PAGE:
This, we are confident, will satisfy you - at least if you are Latvian.
Tehnisku iemeslu dēļ - three little words that like "I love you" mean so much more than you can easily explain. This may be the most powerful combination of words in the Latvian language, so it bears some analysis.
A train may be cancelled tehnisku iemeslu dēļ, a shop may be unexpectedly closed tehnisku iemeslu dēļ, a vending machine may not work tehnisku iemeslu dēļ, your cellphone may only make calls to Botswana tehnisku iemeslu dēļ, a speaker didn't show up at your conference tehnisku iemeslu dēļ, your wedding is off tehnisku iemeslu dēļ. The list is endless.
And yet on closer inspection we see that only one of these words is really important: tehnisku or technical. If we remove it from the statement we see that the train was cancelled "for a reason", the speaker didn't show up "for a reason". Any action happens or does not happen for a reason, so this is perfectly obvious and you might assume didn't need to be announced, emailed, broadcast or, more often, written in very bad handwriting on a sheet of A4 paper and stuck with Scotch tape on the train, shop or vending machine in question.
But the addition of tehnisku changes everything. Tehnisku, at a single stroke, adds specificity, an excuse, an alibi and an explanation - or at least it gives the illusion of doing so.
If the train was cancelled for technical reasons it must have been something to do with the workings of diesel engines or signalling systems. If the vending machine doesn't work for technical reasons, probably that pleasant guy with the toolbag who fixes such machines has been called to rewire it. If LSM didn't produce a "Thing of Latvia" due to technical reasons, we must have been undergoing a major cyber-attack that messed with our databases.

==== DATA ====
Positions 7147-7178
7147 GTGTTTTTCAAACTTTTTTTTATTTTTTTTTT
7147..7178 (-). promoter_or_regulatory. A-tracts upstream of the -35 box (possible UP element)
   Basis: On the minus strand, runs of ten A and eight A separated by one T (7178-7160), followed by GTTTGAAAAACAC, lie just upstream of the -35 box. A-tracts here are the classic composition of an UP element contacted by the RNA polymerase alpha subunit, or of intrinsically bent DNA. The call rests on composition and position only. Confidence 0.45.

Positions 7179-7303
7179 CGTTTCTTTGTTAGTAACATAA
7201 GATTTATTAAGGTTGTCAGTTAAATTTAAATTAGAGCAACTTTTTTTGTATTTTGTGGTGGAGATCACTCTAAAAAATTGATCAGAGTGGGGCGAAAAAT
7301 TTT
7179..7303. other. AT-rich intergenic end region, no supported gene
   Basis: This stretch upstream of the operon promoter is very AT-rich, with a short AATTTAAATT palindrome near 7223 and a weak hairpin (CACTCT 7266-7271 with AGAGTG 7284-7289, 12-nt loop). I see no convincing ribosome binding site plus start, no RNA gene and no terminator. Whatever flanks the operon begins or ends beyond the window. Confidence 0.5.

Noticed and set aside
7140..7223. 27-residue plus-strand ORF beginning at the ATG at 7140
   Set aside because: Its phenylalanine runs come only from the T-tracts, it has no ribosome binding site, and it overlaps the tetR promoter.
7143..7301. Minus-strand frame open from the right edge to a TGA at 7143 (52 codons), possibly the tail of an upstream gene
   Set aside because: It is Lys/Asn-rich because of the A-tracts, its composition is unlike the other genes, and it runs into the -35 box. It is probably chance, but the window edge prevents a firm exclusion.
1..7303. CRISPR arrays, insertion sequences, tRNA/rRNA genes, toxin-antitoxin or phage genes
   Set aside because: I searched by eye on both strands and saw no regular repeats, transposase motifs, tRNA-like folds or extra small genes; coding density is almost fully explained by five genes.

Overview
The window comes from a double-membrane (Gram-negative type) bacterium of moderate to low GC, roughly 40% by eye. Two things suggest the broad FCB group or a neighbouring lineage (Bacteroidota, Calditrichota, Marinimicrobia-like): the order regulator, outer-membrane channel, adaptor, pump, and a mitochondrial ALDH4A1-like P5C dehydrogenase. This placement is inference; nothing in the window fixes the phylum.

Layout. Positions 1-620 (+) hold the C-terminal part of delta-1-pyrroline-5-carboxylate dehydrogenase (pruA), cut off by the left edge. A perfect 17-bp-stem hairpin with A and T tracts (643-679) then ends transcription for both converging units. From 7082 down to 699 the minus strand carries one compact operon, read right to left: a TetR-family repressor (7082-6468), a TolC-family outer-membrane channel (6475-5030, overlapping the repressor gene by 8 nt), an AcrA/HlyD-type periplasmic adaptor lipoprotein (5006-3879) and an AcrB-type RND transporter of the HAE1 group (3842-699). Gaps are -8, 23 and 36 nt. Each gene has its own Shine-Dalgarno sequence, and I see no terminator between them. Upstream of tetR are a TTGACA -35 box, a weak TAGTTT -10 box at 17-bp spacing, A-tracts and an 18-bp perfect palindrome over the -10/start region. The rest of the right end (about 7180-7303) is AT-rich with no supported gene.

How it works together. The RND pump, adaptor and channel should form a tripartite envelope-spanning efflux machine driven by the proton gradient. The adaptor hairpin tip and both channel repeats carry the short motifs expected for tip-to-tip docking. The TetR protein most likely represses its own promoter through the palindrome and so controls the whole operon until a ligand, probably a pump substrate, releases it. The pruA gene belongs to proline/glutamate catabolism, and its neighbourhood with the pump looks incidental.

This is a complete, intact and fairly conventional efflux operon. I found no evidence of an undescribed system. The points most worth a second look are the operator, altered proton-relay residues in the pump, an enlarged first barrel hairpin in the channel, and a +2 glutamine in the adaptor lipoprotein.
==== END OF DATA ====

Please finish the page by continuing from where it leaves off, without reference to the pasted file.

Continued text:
Technical reasons are beyond the comprehension of the average member of the public and would take an awful lot of time to explain. They are, after all, technical. So you'll just have to trust us on this one. Plus, if we get too specific about the reasons we didn't arrive/work/write/marry you it might prompt a lot of awkward and hard-to-answer questions. Let's just agree that the reasons are technical and therefore justified and leave it at that.
Here too, we see the difference to the English language's "due to unforeseen circumstances". "Unforeseen" implies a failure, a derogation of duty. If only people had thought a bit harder they would have foreseen the circumstances and planned accordingly. "Unforeseen circumstances" is an open invitation to criticize. "Technical reasons" on the other hand are both irresistible and vague and consequently beyond blame.
The amazing thing is that this tiny fig leaf of implied expertise and competence actually works. The technical reason the train didn't arrive was probably that the driver had gone on a bender the night before. The technical reason we didn't write anything was that we were distracted by the election and just forgot to do it. The technical reason the shop is not open is that no-one can find the door key. The technical reason we didn't marry you was that we decided we don't actually like you very much.
If the Russian secret services had really wanted to mess with Latvia's recent elections, all they needed to do was produce a few badly-written hand-made signs on A4 pieces of paper saying "Cancelled due to technical reasons" and stick them on the doors of polling stations. People would have shown up, read the signs and walked away shaking their heads and muttering about how this was just typical.